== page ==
Wednesday, February 22, 2012

Buffett on Productive Assets: Businesses, Farms, & Real Estate

More from a column recently written by Warren Buffett in Fortune.

Warren Buffett: Why stocks beat gold and bonds

In the column, which is an adaptation from his upcoming shareholder letter, Buffett talks about what he describes as the three major categories of investments. The first two categories were currency-based investments  and nonproductive assets like gold.

Here's the third major category.

Category III: Productive Assets

Buffett calls the 1) ability to maintain "purchasing-power value" and 2) requiring minimal new capital investment the "double-barreled test". What meets that test?

According to Buffett:

- Businesses -- or partial ownership of businesses via marketable stocks -- like Coca-Cola (KO), IBM (IBM), and See's Candies
- Farms
- Real Estate

Other businesses, like regulated utilities, fail the test because of  heavy capital requirements. Yet Buffett adds they will still likely be better than nonproductive assets and currency-based assets.

"Whether the currency a century from now is based on gold, seashells, shark teeth, or a piece of paper (as today), people will be willing to exchange a couple of minutes of their daily labor for a Coca-Cola or some See's peanut brittle."

The best businesses pass the "double-barreled test". While it's certainly smart to buy shares of those kinds of businesses cheap, the fact that durable superior economics are in place is more important than an extremely low initial purchase price.

"If the business earns 6% o­n capital over 40 years and you hold it for that 40 years, you're not going to make much different than a 6% return - even if you originally buy it at a huge discount. Conversely, if a business earns 18% o­n capital over 20 or 30 years, even if you pay an expensive looking price, you'll end up with a fine result." Charlie Munger at USC Business School in 1994

That's not an invitation to overpay. Margin of safety still matters a whole lot as protection against the unforeseeable. It's just that, when an investor has strong conviction that a business can earn high return on capital for a very long time, it allows for greater flexibility to pay a somewhat higher price.

So, while it's always smart to buy with the largest margin of safety possible, sustained high return on capital over two or three decades eventually can make an initially somewhat expensive looking price make sense. In the very long run, results tend to be drawn like a magnet toward the return on capital earned by the business.*

Not all capital intensive businesses are lousy but some earn a very low return on their capital.  Businesses like that, even if shares are selling at a low multiple of earnings, aren't actually the bargain they initially seem to be (though some of the better ones will still beat nonproductive or currency-based assets). They can be owned until what seems a near term valuation gap closes but, over a longer investing horizon, results will ultimately be influenced most by the low return on capital.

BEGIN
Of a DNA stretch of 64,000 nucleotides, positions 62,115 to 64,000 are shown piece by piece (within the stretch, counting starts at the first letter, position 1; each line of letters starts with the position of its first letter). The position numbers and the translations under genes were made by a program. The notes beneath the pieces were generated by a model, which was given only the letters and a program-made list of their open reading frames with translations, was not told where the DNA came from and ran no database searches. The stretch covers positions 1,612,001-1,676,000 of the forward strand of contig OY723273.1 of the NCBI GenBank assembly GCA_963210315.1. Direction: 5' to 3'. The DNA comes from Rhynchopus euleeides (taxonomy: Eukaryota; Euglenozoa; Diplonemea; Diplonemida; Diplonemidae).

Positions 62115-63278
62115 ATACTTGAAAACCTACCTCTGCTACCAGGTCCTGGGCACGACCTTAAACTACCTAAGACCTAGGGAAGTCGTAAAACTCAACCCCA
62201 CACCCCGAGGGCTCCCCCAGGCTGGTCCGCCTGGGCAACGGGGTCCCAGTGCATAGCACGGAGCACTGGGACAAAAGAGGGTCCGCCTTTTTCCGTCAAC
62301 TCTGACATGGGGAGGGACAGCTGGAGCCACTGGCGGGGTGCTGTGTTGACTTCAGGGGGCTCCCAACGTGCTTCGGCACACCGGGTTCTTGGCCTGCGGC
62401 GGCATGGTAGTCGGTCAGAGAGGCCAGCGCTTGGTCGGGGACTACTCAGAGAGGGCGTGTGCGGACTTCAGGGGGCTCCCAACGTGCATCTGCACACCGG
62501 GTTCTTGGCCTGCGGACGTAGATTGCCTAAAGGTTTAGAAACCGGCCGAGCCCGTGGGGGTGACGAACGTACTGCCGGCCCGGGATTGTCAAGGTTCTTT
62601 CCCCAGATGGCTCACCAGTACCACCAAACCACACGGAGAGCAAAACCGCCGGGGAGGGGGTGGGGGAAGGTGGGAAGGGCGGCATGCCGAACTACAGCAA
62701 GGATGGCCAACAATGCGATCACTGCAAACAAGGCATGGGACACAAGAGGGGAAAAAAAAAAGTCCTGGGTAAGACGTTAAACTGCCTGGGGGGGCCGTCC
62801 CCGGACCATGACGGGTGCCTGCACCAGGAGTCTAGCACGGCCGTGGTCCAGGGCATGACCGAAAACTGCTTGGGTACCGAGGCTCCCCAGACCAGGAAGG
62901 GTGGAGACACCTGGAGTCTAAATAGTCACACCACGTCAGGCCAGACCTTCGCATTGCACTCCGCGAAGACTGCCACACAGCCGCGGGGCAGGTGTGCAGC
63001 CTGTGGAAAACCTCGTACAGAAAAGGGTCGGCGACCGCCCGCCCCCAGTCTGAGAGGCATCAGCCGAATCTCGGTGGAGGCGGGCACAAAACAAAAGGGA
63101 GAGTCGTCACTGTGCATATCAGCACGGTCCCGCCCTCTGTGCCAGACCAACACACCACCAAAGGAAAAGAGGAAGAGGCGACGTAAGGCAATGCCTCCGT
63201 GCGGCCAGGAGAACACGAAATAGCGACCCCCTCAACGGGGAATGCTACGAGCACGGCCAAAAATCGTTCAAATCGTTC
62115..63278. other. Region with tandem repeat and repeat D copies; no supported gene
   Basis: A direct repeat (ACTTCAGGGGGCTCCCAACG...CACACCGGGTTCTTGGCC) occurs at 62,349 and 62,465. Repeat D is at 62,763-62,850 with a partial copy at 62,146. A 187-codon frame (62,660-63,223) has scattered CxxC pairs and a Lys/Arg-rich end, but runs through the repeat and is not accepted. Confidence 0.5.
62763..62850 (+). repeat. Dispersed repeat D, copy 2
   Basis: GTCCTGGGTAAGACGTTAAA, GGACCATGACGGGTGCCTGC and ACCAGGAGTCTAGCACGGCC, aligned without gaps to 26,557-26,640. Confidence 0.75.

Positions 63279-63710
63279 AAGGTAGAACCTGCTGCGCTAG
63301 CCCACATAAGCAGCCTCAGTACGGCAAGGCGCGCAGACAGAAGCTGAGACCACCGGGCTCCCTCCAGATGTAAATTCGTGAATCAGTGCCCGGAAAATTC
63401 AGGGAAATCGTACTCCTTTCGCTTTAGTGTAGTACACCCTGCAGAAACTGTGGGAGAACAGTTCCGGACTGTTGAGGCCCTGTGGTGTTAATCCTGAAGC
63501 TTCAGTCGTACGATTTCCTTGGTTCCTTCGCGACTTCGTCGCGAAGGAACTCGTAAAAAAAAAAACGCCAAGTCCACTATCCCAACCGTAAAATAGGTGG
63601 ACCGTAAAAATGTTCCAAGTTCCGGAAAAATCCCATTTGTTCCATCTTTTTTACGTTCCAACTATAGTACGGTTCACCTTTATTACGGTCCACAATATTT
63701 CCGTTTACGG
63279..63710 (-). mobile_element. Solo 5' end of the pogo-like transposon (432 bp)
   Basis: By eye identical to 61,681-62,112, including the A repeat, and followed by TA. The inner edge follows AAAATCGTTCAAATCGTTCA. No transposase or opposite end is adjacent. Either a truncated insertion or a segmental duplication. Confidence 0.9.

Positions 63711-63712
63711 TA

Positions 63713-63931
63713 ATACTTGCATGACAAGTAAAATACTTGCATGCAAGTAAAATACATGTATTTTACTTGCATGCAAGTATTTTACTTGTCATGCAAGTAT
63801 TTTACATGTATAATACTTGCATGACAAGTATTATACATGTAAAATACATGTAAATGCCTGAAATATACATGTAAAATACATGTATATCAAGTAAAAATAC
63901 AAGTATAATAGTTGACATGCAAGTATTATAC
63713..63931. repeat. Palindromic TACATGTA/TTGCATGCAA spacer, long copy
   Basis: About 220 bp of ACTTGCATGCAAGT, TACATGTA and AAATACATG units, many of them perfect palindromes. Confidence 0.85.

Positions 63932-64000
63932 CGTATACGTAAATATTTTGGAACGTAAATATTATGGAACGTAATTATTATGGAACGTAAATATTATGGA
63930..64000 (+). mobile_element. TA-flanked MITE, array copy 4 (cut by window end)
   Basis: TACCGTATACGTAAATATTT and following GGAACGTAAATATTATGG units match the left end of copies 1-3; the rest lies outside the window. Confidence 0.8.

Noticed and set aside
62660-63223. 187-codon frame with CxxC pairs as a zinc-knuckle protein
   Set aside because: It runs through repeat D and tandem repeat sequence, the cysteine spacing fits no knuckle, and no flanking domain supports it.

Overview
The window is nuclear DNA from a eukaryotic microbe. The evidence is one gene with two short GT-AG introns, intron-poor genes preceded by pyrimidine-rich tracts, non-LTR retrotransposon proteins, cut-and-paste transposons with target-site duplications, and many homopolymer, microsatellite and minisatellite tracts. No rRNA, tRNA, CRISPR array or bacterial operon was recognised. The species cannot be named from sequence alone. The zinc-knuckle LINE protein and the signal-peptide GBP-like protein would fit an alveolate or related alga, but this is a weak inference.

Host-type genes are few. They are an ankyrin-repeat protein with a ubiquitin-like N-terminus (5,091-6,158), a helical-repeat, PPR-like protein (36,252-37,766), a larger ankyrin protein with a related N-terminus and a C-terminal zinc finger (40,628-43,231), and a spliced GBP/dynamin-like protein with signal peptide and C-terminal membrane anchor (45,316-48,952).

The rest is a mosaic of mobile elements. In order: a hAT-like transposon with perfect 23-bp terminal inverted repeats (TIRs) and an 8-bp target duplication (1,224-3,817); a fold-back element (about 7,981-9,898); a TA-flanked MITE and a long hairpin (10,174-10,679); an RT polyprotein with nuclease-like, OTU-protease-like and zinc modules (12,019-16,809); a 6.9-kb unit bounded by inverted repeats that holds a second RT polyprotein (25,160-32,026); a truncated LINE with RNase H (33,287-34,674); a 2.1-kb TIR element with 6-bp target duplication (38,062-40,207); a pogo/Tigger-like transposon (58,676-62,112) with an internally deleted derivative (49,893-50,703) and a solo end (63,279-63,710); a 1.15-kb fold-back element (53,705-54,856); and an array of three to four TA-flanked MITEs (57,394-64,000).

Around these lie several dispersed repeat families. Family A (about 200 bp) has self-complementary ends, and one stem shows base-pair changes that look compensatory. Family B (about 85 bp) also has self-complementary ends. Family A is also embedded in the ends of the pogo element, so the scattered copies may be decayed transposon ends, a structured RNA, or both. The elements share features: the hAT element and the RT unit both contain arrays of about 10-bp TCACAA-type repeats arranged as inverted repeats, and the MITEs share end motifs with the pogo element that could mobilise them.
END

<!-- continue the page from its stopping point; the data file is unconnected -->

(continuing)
In the article, Buffett goes on to say that Berkshire will continue to own entire businesses and be part owners of businesses via shares of stock:

"Berkshire's goal will be to increase its ownership of first-class businesses. Our first choice will be to own them in their entirety -- but we will also be owners by way of holding sizable amounts of marketable stocks. I believe that over any extended period of time this category of investing will prove to be the runaway winner among the three we've examined. More important, it will be by far the safest."

The thinking that shares of a good business, especially if bought at a reasonable valuation, is somehow more risky than cash is flawed.

Check out the full Fortune Magazine column for Buffett's thoughts on the other two major investment categories.


Related posts:
-Buffett: Why Stocks Beat Gold
-Buffett: Why Stocks Beat Bonds
-Buffett on Gold, Farms, and Businesses
-Beta, Risk, & the Inconvenient Real World Special Case
-Howard Marks: The Two Main Risks in the Investment World
-Black-Scholes and the Flat Earth Society
-Edison on Gold: Fictitious Value & Superstition
-Munger on Buying Gold
-Thomas Edison on Gold
-Grantham on Gold: The "Faith-based Metal"
-Buffett: Forget Gold, Buy Stocks
-Gold vs Productive Assets
-Buffett: Indebted to Academics
-Grantham on "The Greatest-Ever Failure of Economic Theory"
-Grantham: Gold is "Last Refuge of the Desperate"
-Friends & Romans
-Why Buffett's Not a Big Fan of Gold
-Superinvestors: Galileo vs The Flat Earth
-Max Planck: Resistance of the Human Mind

* I consider this very different from paying a very high multiple for some newer, unproven, but fast-growing business where it's hard to foresee what will happen in three years never mind three decades.

CNBC - Warren Buffett: Stocks Will Outperform Gold and Bonds...and They're Safer 'By Far'

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